The Wisconsin State Journal reported in 2014 the state paid $139 million over 10 years to schools it wound up removing from its voucher program for not following Wisconsin’s financial reporting rules and other guidelines.

It’s not clear if voucher legislation will move forward this session, though Governor Bill Lee has consistently supported using public money to fund private schools.

 

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A Voucher By Any Other Name

Is still bad for Tennessee students and a raw deal for Tennessee taxpayers.

The Tennessee Education Association has some analysis:

It is clear that privatizers are favoring Education Savings Accounts as a new means to try to change the conversation after five years of stinging defeats when peddling more traditional voucher legislation.  While ESAs are referred to by some as “vouchers light,” nothing could be further from the truth.

ESAs are vouchers on steroids, as recipients are sent money directly rather than applying it toward the cost of private school tuition.  As such, parents can then spend the funds however they like, even if that means keeping their children home and not attending school at all.

This super voucher has been used in other states with disastrous results.  Sending funds directly to parents has invited widespread fraud and abuse of voucher funds.

“The fact is, we have truant officers for a reason,” says TEA chief lobbyist Jim Wrye.  “The state will be providing a monetary incentive for the misuse of funds and children will suffer as a result.”

Stay tuned as the legislative session develops and vouchers in some form emerge at the General Assembly.

For more on education politics and policy in Tennessee, follow @TNEdReport


 

Big Mac’s Audition

Now that failed Education Commissioner Candice McQueen has moved on, speculation is swirling about who will become Bill Lee’s choice to lead education policy in the state.

A recent guest column in the Knoxville News Sentinel by former Knox County Schools Superintendent Jim “Big Mac” McIntyre reads like an audition for the role of Chief Voucher Advocate in the Lee Administration. After all, who better to foist vouchers on the unsuspecting masses than a former school district leader who now holds a cushy post at the University of Tennessee?

Big Mac’s argument for vouchers essentially boils down to saying this terrible, horrible, no good, very bad thing called vouchers will be here anyway, might as well warm up to it.

Umm, no.

But, I’ll not just paraphrase. Here’s some of what he has to say:

Since the adoption of a school voucher program in Tennessee now seems like a foregone conclusion (despite considerable opposition), I would suggest that as a state we at least pause to discern how such school voucher structures could include some modicum of fairness.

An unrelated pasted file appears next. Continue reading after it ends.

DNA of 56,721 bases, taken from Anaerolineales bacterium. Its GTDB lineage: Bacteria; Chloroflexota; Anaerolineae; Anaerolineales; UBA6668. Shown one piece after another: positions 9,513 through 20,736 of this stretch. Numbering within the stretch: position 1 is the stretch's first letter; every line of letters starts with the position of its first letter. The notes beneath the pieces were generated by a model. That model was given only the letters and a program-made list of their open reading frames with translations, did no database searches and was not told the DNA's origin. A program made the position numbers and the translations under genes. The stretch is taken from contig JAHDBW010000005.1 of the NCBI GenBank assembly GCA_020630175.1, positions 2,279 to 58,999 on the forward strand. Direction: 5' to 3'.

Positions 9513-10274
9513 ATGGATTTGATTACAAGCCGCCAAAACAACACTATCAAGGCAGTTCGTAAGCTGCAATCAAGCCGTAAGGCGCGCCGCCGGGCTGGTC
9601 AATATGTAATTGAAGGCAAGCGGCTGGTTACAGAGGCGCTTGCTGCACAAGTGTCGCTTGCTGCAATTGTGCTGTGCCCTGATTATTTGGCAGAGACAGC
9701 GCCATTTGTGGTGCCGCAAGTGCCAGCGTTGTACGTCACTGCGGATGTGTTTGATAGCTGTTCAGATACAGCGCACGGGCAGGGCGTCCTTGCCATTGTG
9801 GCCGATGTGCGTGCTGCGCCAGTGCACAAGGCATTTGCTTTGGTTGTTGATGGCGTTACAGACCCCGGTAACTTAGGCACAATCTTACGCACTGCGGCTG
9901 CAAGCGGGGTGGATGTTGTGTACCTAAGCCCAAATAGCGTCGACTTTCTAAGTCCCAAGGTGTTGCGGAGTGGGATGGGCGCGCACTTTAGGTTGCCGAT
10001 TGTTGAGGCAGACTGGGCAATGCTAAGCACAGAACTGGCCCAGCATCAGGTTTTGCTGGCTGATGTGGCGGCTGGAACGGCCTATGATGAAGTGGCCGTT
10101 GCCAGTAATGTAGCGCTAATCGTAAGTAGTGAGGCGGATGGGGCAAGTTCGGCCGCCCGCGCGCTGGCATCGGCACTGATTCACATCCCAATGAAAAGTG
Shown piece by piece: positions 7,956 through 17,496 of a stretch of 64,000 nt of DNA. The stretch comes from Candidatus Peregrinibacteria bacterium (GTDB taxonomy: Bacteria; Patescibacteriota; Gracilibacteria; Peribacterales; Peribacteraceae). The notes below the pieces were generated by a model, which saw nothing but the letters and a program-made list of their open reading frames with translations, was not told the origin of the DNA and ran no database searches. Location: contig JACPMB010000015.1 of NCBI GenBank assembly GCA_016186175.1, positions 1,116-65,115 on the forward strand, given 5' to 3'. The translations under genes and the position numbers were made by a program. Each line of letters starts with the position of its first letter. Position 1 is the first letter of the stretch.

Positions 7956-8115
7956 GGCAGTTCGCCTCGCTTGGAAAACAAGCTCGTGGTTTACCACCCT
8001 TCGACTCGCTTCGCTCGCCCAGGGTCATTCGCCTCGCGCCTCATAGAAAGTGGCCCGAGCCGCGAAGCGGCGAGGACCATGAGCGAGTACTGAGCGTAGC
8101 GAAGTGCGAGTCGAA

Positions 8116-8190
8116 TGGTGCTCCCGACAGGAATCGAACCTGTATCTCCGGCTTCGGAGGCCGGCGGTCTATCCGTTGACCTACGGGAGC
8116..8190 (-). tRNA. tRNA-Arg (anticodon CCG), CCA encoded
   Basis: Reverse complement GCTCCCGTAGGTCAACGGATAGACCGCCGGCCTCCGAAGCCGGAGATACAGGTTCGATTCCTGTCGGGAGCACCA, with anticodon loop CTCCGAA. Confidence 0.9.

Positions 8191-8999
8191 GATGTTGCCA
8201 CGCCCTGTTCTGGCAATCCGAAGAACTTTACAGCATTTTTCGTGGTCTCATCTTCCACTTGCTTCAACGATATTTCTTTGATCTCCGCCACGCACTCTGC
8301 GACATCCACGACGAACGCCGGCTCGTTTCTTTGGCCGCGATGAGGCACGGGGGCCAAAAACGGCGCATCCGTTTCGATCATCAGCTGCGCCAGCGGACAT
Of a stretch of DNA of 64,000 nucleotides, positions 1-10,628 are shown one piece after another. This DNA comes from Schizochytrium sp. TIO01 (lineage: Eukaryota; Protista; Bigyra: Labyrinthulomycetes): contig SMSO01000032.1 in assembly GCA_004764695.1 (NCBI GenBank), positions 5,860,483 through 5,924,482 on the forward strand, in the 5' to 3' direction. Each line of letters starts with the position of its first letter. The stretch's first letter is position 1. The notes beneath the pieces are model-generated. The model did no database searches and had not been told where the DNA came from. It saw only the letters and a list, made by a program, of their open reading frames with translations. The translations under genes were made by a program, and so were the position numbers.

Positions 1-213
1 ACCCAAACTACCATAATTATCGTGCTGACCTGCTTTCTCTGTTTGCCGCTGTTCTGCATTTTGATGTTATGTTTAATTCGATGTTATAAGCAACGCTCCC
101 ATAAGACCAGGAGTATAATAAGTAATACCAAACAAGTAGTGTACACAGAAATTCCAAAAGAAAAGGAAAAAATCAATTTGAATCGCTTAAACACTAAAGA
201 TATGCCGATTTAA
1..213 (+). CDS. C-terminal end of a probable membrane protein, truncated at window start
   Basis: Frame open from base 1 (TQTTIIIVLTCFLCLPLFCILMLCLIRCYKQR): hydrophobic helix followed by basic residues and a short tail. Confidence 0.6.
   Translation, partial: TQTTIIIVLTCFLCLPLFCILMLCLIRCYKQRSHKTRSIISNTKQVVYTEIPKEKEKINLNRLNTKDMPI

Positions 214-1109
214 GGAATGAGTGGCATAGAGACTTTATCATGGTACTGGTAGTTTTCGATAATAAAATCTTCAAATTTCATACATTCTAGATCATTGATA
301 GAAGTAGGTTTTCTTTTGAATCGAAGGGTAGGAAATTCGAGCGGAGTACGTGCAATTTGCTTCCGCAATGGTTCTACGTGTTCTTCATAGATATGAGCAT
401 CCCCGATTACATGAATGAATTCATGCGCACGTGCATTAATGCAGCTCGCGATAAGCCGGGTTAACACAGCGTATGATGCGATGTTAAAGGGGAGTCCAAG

Here’s the key problem: Big Mac assumes Tennessee will somehow magically invent a new, better way to go about structuring and implementing vouchers.

He’s wrong.

Voucher schemes have been tried in various states with differing approaches. The evidence suggests they simply don’t work. At all. In fact, they can at times be harmful to the very students they are intended to help.

Here’s more:

Kevin Carey writes in the New York Times:

The first results came in late 2015. Researchers examined an Indiana voucher program that had quickly grown to serve tens of thousands of students under Mike Pence, then the state’s governor. “In mathematics,” they found, “voucher students who transfer to private schools experienced significant losses in achievement.” They also saw no improvement in reading.

The next results came a few months later, in February, when researchers published a major study of Louisiana’s voucher program. Students in the program were predominantly black and from low-income families, and they came from public schools that had received poor ratings from the state department of education, based on test scores. For private schools receiving more applicants than they could enroll, the law required that they admit students via lottery, which allowed the researchers to compare lottery winners with those who stayed in public school.

They found large negative results in both reading and math. Public elementary school students who started at the 50th percentile in math and then used a voucher to transfer to a private school dropped to the 26th percentile in a single year. Results were somewhat better in the second year, but were still well below the starting point.

In June, a third voucher study was released by the Thomas B. Fordham Institute, a conservative think tank and proponent of school choice. The study, which was financed by the pro-voucher Walton Family Foundation, focused on a large voucher program in Ohio. “Students who use vouchers to attend private schools have fared worse academically compared to their closely matched peers attending public schools,” the researchers found. Once again, results were worse in math.